It was rough at first because I felt like I didn’t have the support that I needed. It was a struggle. But I knew that I wasn’t going to let this stop me. But I didn’t know about how to have this support system. I didn’t know about money management. I didn’t know how to be stable for my child. I was tired of living paycheck after paycheck. It was so overwhelming.
Sarah: I first met Humu at a parent breakfast at Educare. At that time, she was working two part-time jobs, just managing a lot of debt. That’s where LIFT was able to step in to help her fully articulate the goals that she has and then develop a plan with her that would help her step-by-step to get there.
Humu: I signed up. They followed up with me. In the first meeting, they asked me, “What is your goal? What do you want?” It wasn’t about the program. It was about me. I was like, “Well, I’ve been struggling trying to go back to school.” My other goal was fixing my credit, getting a good job.
Sarah: A lot of the coaching sessions are looking at some of the barriers to achieving those goals and brainstorming, how are we going to overcome them?
Humu: If my goal is to fix my credit, OK, which one? Let’s focus on one thing, one credit card, and let’s aim to fix that.
Sarah: We provide the tools and the resources and the support, but really looking at what are the parent’s strengths? They know what is best for them and their children. Really just providing a listening ear.
Humu: She had a lot of empathy. She understood. She didn’t look down on me. Sometimes, I just want to say this, when I’m meeting with Sarah, it’s like I just figured out myself. She’s guiding me towards to be more independent.
Sarah: Over the past 18 months, I’ve seen her pay off over $6,000 worth of debt. She has found a full-time job with benefits, and she started a child savings account for Samia.
Intergenerational work is so important because it allows parents to stabilize right now so their child has a shot of economic mobility. It’s really powerful for Humu to be chasing after her educational dreams while Samia is watching her do that, and just being able to set that example of “Humu values education,” and “Samia, I want you to do that.”
Humu: Without LIFT, my life would be nothing. I wiped out all my credit debt because of LIFT. Yes. What kept me going was my daughter. She was my motivation.
[Humu reading to Samia] That’s what she used to pick up the salad, and she’s pouring all over your …
Samia: That’s tomato.
Humu: Yea, that’s the tomato.
What I see for us in the future is I’m having a career. She’s attending one of the best schools, and just for her to grow into this wonderful young lady, respect herself, and just be the best that she can be.
Sarah: Before we jump into the family feedback section, I want to discuss Humu’s video a little bit and just hear some of your reactions. Using the chat box, what were some of the feedback, if you remember, that Humu shared that helped her towards her economic mobility goals? I’ll give you one example. She talked about the program focusing on her and not a program. Really putting Humu and her family and her goals and her dreams at the front of everything, where, as Brenda said earlier, putting her in the driver’s seat. It was about Humu and not necessarily the program itself. That was one insight that she shared. I’d like to see if there’s any others.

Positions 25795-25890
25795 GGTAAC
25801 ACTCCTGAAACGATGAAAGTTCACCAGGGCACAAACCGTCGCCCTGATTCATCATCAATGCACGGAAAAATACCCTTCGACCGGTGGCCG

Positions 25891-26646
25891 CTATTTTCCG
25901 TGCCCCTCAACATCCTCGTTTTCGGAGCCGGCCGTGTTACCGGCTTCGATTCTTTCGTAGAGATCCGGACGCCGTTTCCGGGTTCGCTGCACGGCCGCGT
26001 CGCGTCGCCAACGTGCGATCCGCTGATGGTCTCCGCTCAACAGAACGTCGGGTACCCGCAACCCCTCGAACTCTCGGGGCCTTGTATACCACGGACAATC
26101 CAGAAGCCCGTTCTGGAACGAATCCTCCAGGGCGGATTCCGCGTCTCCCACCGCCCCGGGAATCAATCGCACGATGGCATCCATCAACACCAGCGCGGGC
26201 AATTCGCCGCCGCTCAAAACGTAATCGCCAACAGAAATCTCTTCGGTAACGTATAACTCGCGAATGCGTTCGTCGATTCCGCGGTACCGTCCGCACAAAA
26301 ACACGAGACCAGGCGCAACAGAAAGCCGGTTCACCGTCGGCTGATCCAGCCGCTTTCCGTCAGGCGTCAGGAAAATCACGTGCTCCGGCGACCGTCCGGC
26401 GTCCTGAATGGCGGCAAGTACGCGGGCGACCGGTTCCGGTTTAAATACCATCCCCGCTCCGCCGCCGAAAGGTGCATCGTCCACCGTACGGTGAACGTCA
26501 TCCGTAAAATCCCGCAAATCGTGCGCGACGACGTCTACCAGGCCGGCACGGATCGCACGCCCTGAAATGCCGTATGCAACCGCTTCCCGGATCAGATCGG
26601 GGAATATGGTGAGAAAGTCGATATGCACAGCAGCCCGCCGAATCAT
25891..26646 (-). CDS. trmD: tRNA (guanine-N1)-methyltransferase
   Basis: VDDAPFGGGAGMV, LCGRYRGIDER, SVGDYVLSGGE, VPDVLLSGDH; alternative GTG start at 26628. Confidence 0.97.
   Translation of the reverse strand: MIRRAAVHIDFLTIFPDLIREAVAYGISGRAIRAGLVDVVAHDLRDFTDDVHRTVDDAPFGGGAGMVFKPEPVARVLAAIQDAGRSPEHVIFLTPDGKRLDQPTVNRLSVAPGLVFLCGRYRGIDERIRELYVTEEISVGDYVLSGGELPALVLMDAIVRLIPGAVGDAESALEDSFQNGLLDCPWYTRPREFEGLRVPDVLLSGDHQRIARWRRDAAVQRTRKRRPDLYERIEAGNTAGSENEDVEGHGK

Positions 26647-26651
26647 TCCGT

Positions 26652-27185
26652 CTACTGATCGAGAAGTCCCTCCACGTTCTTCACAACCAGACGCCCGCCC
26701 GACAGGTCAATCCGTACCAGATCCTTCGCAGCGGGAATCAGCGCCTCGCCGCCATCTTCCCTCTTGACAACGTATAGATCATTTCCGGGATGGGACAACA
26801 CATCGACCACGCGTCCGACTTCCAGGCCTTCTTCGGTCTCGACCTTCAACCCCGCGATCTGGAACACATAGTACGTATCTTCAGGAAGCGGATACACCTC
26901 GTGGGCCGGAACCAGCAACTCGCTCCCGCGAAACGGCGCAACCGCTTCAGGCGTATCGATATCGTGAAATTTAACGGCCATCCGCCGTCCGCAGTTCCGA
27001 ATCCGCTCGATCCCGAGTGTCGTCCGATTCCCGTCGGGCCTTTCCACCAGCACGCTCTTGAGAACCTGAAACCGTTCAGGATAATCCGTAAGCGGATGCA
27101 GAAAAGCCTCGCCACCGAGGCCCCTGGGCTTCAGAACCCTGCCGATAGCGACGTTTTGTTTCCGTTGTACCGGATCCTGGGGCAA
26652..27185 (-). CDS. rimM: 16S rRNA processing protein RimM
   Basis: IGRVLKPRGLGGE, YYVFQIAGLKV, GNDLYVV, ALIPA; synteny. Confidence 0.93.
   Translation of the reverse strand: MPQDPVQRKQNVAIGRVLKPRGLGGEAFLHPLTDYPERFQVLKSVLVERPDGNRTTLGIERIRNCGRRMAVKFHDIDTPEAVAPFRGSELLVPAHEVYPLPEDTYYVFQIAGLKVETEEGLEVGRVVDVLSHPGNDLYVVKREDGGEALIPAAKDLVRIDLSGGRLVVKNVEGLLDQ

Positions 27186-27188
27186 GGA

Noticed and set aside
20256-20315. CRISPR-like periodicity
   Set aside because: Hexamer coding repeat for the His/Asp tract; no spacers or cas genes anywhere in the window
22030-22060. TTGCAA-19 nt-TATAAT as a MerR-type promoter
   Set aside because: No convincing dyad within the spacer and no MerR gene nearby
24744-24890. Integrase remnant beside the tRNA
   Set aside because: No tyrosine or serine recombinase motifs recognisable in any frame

Yes. One about the connection between Humu’s goals and her daughter’s goals. Right? And looking at intergenerational work and intergenerational support. One of my favorite statistics that I have seen in recent studies over the years is the impact of economic mobility and increasing income for parents and the impact on their children. If a parent increases their income by $3,000, that will yield a 17% increase in lifelong earnings for that child. When you think about that, the $3,000 increase in their income has the potential to increase the child’s lifelong earnings by 17%. That’s thousands upon thousands of increased earnings for that child. We’re looking at long-term economic mobility for children while also [Inaudible] parent economic mobility right now.
Some other things that I’m seeing come in was focusing on one thing at a time, looking at progression of goals and how goals can stack on each other. Trying to tackle one thing at a time instead of everything at once and prioritizing those goals. A good way to do that is just asking parents and families what they think is most achievable first. Sometimes, “What do you get most excited about?” Right?
It might not be that this goal is the easiest to achieve, but if there’s a lot of excitement and a lot of passion and energy around that goal, parents are more likely to work and make progress through their goal because that’s where they feel the most energy and the most connected about. Asking parents, what do they think is the most achievable, what is the thing that is exciting them the most right now, is really important, as well.
There’s some other great insight in here, too. It was clear that the program is listening to her, and she appreciated that. As Brenda said earlier, parent voice and the feeling that you are heard is so – so important. I think any one of us can relate with that. Whether it’s working one-on-one with someone or in a program, or even in a staff meeting, the value of being heard and feeling like you are important is so crucial for just overall well-being and success.